What is posture?
Posture is the body’s position and alignment against the force of gravity. When we are lying, sitting and standing, gravity is exerting a force on our joints, ligaments and muscles. Good posture occurs when the force of gravity is distributed evenly throughout the body so no single structure is overstressed.
Why is good posture important?
- Reduces stress on ligaments and muscles
- Keeps your spine and other bones and joints in correct alignment
- Decreases the wear and tear on joint surfaces
- Prevents overuse injuries
- Prevents back, neck and muscle pain
- Prevents fatigue and unnecessary energy expenditure because muscle are used more efficiently
What is required for good posture?
1) Back: A healthy back has 3 natural curves. The first is a slight forward curve in the neck, the second is a slight backward curve in the upper back and the third is a slight forward curve in the low back. These 3 curves need to be kept in balanced alignment to maintain good posture.
2) Muscles: Muscles that are both flexible and strong are important for good posture. When your core, leg and hip muscles are inflexible and weak, they are unable to support your back’s natural curves.
3) Joints: During movement, your ankle, knee and hip joints balance your back’s natural curves. This allows you to maintain a good posture in any position.
What does good posture look like?
Standing: Your body should be in straight vertical alignment. From the side, you should see the three natural curves of the back as well as a vertical imaginary line through the ear, shoulder, hip, knee and ankle. From the back, the head and spine should be straight, not curved to either side. From the front, the shoulders knee and hips should be equal heights and the head should be straight not turned or titled.
Sitting: Your spine and head should be upright, the three natural curves of the back are maintained.
What causes poor posture?
Often poor posture is a result of an accident or fall that causes injury. But, poor posture also develops from bad habits and environmental factors. That means that you have control over your posture.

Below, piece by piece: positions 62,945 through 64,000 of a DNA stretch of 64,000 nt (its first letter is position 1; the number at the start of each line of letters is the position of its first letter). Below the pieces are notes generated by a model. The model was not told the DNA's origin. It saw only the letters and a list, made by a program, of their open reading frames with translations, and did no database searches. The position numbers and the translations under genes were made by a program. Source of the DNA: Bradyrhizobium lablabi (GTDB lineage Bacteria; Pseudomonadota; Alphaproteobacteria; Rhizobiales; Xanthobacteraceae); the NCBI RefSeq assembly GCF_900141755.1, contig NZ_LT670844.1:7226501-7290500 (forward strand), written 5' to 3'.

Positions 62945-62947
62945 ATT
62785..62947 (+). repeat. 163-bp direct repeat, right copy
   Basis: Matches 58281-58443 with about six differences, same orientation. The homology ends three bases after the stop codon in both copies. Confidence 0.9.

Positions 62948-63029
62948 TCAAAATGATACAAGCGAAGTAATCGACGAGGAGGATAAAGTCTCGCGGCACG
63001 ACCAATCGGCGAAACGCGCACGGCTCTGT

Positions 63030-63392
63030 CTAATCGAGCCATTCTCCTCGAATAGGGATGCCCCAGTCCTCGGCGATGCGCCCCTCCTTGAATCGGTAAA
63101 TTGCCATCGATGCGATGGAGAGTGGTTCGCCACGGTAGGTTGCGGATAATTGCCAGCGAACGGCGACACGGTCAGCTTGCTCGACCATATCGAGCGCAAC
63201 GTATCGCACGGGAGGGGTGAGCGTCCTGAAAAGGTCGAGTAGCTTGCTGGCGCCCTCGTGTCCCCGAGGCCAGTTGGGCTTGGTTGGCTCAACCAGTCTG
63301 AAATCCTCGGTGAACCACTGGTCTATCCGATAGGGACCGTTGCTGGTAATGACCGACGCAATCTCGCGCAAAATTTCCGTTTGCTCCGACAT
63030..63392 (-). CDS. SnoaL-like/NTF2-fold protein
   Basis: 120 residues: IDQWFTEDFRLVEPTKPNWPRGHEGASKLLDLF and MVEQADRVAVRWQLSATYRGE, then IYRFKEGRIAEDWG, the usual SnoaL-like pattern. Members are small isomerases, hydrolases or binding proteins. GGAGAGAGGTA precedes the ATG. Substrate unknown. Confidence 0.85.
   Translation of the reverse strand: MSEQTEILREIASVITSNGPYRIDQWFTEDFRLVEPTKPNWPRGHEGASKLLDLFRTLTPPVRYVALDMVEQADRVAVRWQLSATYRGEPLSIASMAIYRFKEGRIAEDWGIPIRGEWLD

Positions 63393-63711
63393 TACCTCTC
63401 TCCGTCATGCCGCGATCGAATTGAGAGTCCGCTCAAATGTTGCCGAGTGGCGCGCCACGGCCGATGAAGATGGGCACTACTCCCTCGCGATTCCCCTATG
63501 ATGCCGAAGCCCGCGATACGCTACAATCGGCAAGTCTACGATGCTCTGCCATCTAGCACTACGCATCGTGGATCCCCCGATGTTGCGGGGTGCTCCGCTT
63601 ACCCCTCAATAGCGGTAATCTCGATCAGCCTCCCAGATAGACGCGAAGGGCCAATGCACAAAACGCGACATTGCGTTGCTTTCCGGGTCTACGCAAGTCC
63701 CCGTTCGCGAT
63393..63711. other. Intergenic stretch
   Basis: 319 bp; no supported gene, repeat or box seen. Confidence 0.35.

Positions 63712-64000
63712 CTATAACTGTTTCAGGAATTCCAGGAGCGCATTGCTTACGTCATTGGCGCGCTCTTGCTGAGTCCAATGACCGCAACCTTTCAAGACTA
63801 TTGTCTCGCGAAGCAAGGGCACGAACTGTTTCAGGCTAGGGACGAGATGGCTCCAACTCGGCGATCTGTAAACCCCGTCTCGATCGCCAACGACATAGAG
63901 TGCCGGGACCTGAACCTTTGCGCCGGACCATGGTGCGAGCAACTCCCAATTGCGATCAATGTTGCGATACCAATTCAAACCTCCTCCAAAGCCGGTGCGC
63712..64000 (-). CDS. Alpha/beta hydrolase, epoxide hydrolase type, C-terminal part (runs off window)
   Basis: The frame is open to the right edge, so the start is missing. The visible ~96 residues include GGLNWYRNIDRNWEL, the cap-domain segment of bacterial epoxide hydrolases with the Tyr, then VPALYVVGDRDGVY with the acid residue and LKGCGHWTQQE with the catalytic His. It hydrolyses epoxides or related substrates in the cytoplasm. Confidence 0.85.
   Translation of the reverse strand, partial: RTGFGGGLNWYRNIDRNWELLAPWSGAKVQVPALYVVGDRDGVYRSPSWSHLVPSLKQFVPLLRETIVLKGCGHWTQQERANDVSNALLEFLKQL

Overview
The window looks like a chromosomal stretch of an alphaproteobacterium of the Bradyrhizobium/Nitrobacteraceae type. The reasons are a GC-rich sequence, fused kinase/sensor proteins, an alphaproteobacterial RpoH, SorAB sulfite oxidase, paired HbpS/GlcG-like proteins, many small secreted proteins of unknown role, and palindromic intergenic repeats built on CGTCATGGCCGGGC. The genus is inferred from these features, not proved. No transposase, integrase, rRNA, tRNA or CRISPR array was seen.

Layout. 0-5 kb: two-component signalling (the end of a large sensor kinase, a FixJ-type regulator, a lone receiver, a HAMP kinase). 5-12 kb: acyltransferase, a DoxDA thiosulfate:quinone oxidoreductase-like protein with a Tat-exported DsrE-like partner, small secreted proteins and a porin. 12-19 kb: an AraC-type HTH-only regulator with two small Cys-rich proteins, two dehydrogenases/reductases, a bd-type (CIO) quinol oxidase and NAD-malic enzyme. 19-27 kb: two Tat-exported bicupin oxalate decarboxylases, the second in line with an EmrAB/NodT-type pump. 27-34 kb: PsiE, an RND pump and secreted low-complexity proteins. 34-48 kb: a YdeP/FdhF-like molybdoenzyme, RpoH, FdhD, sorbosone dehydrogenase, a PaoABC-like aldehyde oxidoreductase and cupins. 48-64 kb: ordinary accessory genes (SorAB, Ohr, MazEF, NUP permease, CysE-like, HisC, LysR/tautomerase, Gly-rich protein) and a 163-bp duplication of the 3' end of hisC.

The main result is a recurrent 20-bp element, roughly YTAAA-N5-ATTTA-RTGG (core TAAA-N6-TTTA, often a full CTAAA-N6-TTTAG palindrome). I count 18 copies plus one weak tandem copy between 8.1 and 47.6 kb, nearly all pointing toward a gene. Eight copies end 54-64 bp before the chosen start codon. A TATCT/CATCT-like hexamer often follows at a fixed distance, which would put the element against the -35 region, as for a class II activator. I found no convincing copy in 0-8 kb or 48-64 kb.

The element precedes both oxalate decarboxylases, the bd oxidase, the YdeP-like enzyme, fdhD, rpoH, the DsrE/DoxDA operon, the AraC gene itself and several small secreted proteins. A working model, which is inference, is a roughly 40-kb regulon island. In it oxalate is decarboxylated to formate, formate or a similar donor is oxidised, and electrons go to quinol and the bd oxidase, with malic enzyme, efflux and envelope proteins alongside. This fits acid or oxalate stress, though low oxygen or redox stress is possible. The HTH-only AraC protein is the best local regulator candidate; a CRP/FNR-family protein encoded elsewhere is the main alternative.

Most often, poor posture is the result of a combination of several factors that include: fracture or other injury, weak muscles and muscular imbalance, boney deformity such as a leg length difference, careless sitting, standing and sleeping habits, emotional and physical tension which can manifest as muscles being held tight, clenched teeth and raised shoulders, obesity, pregnancy, improper footwear, work stress (e.g. prolonged periods of sitting or standing, poorly designed work stations), sleeping with poor support from bed and/or pillow, and negative self image.
How can you improve your posture?
Check out this video about maintaining proper posture at work.
How can physiotherapy help?
Physiotherapy can be used to improve poor posture and relieve the associated pain. Through a postural assessment, a physiotherapist can establish the causal factors contributing to poor posture and develop a treatment plan to address these issues. Persistent poor posture over the years can cause prolonged pain, discomfort, and increased risk for injury. Early intervention is essential. If you need help to correct your posture, contact Kinetic Physiotherapy via phone 905-637-1414 or email: firstname.lastname@example.org.